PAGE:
Informal and illegal housing as squats persist in cities despite the fact that the rights of private property are fundamental in France. For a long time legal sociologists have been very interested in the management and the regulation of such “illegalisms” by agents of the state. They show that public laws are applied and implemented differently, depending on the population they target. Nevertheless, in this paper, we address the Paris municipality's ability to govern “illegalisms” actively—and not merely to come to terms with it—to implement public policies and develop a strategy of action and planning. Elected representatives can act as mediators between squatters, the state, and owners in order to manage conflicts. Above all, governing the city means orienting behaviors, imposing choices, distributing resources and controlling occupations by building policy instruments and urban planning strategies. Finally, local representatives have to select and categorize the targets—recipients and victims.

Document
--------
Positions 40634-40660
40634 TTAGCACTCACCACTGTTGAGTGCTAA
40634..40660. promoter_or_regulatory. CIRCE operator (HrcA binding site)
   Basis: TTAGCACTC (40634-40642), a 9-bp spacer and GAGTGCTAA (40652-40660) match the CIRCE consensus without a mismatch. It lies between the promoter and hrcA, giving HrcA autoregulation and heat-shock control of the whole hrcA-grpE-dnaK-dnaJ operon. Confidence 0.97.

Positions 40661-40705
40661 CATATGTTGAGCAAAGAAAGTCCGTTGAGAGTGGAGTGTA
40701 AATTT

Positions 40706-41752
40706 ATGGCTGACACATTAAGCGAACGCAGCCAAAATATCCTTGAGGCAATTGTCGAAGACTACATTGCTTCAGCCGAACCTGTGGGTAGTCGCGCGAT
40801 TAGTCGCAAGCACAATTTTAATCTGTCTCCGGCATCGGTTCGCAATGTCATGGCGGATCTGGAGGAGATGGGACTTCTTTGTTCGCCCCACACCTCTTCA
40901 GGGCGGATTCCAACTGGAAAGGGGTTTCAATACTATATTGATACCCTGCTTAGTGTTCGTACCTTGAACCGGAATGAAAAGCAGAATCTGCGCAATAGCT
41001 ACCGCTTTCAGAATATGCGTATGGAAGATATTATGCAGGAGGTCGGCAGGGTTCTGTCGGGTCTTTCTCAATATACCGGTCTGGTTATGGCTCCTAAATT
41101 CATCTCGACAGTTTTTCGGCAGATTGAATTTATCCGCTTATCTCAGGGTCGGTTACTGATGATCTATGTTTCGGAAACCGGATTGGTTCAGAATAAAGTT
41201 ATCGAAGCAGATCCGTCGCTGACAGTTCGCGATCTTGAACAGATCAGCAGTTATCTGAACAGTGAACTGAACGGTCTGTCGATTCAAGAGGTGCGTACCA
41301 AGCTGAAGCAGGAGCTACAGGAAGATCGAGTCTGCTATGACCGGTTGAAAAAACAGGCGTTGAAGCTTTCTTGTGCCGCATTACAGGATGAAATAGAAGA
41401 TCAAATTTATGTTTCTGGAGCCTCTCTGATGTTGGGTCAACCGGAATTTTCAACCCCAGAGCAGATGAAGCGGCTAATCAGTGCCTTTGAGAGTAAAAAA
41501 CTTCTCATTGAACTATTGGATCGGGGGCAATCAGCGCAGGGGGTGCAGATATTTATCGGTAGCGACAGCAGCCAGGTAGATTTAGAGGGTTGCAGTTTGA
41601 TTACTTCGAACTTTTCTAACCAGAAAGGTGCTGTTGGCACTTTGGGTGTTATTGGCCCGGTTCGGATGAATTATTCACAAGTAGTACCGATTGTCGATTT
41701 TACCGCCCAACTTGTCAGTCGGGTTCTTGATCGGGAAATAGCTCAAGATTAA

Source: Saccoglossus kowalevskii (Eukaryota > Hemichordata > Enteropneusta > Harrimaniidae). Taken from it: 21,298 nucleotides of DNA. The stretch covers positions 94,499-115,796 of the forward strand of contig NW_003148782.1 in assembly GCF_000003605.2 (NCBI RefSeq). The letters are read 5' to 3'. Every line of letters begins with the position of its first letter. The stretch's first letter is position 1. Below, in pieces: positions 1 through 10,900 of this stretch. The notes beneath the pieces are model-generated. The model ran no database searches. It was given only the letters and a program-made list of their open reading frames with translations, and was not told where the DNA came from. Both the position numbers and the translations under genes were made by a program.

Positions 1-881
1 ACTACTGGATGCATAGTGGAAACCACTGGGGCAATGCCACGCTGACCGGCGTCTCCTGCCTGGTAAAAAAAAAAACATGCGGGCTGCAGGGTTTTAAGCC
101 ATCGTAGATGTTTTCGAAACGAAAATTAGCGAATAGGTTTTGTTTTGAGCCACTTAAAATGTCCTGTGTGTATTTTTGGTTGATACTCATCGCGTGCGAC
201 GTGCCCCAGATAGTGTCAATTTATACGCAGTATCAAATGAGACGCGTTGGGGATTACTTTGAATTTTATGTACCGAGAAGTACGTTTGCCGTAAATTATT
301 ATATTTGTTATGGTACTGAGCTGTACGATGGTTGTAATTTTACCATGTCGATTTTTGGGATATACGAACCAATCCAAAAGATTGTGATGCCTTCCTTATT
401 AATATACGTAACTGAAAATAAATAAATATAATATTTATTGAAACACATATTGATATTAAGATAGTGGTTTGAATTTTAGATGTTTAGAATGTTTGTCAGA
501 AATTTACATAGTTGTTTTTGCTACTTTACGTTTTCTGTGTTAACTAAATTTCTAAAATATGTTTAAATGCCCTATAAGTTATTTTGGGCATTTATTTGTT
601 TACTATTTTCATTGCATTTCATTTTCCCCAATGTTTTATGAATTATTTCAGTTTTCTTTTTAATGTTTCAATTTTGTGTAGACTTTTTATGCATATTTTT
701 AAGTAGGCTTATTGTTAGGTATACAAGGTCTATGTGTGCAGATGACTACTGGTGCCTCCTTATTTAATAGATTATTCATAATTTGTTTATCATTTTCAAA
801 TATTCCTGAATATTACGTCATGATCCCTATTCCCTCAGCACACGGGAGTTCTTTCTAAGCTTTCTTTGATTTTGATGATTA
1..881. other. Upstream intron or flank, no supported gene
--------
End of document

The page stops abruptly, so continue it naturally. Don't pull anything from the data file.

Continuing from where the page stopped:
- policy instruments
- public policies